Tricycle recovered, returned to owner
Two anonymous tips led police September 17 to an $1,800 adult tricycle stolen from a West St. Paul man the previous weekend. The tricycle had been stolen from a bus stop where it was chained. It turned up on St. Paul’s West Side.
The tricycle’s owner, 22-year-old Elliott Albright, has autism and needs the tricycle to get around. He had purchased the Workman PAV3 tricycle online in 2010 after receiving a grant from Dakota County Social Services. The theft received widespread media attention, which generated many tips to police.
Police do have a suspect but have made no arrest. Albright’s and his family were pleased that the tricycle sustained minimal damage. (Source: Pioneer Press)
Health care company troubles outlined
Richfield-based Crystal Care Home Health Services is being taken over by a North St. Paul company this fall. But that may be too late for some employees who claim they haven’t been paid since early July.
Employees said some paychecks bounced in March. The company told workers it was preparing a new pay schedule, and then checks stopped coming. Some employees are owed for hundreds of hours and feared losing their homes. Crystal Care is currently under investigation by the state.
HealthStar Home Health of North St. Paul recently notified employees it is taking over the Crystal Care clients and wants to transfer the employees. Letters to Crystal Care employees also indicate that Healthstar will work with an attorney to collect the funds due Crystal Care in an expedited manner. The funds will be used to pay for wages until the employees are fully transitioned to HealthStar.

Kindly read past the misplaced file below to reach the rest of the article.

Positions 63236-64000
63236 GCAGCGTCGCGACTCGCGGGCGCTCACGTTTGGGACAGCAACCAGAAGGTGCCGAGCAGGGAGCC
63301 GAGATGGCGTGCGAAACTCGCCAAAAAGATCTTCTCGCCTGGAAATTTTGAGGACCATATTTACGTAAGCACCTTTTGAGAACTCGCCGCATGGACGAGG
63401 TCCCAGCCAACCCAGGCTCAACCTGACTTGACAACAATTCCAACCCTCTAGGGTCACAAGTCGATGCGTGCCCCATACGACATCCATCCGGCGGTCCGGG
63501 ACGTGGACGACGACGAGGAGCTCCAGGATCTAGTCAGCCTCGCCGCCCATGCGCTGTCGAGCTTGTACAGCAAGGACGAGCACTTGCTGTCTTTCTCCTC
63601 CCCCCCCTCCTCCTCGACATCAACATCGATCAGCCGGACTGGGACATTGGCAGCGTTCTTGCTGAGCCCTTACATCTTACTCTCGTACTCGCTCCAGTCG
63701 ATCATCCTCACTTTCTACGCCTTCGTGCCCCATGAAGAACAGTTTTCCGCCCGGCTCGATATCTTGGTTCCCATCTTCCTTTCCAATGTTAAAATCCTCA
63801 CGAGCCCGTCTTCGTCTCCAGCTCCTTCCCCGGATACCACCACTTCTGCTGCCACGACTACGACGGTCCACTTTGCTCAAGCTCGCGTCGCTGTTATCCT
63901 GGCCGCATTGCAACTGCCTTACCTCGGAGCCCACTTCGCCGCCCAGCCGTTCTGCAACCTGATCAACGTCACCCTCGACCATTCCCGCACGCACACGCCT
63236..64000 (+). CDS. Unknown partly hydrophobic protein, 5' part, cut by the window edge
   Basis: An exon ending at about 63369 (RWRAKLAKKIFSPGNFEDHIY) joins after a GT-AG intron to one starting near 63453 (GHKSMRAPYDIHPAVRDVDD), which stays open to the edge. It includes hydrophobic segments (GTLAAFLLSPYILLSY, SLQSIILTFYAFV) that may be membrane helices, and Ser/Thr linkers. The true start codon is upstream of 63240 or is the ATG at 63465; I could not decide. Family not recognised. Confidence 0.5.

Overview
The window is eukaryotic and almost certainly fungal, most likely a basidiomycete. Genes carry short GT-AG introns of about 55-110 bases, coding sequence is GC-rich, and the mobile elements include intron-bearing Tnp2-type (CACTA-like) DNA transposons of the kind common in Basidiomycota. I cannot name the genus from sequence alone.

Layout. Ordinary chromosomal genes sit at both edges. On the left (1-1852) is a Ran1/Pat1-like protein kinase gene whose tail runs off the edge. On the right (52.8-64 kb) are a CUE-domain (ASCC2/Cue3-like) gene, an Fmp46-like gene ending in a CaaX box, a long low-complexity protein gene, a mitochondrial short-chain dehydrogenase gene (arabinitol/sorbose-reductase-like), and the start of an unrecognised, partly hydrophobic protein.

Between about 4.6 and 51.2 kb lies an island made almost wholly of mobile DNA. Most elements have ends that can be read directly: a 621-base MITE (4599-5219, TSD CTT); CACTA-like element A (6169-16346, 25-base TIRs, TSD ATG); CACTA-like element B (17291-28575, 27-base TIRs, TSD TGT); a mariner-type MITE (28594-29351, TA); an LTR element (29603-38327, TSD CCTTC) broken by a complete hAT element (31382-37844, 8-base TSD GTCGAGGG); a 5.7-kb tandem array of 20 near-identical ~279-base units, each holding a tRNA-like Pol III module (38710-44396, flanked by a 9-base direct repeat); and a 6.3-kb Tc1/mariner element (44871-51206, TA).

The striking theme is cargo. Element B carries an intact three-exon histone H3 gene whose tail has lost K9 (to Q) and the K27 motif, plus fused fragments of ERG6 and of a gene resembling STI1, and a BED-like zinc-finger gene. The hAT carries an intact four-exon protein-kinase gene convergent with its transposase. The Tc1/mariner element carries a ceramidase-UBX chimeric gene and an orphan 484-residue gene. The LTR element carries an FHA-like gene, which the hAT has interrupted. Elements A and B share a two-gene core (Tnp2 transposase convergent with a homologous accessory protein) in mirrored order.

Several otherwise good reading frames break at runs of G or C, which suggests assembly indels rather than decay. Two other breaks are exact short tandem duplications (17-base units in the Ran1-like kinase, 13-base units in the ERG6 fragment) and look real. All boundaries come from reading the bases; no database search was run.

But clients are still trying to get information, according to the Fairmont Sentinel. Clients have had to deal with constant changes in service. Clients have had to cope with changes in personal care assistants, as workers who cannot get paid have quit. One woman reported she went without help for three weeks. (Source: Fairmont Sentinel)
Changes sought after child’s death
With the death in August of an 11-year-old Minnesota boy, there are now at least 14 children with autism known to have died in the U.S. this year after slipping away from their caregivers. The phenomenon of children with autism leaving their caregivers goes by a number of different names but no matter what it is called, it is a life-threatening issue. About half of the children with autism are believed to be prone to doing so.
The body of the latest victim, 11-year-old Anthony Kuznia, was found in the Red River near his home in East Grand Forks in August. Family members had searched for him after he disappeared. A number of autism advocacy groups say wandering has led to the deaths of more than 60 children in the past four years. They are working to raise awareness and find more effective preventive measures.
All but one of this year’s victims drowned, which may be evidence of a fascination that many autistic children have with water. (Source: KARE 11 News)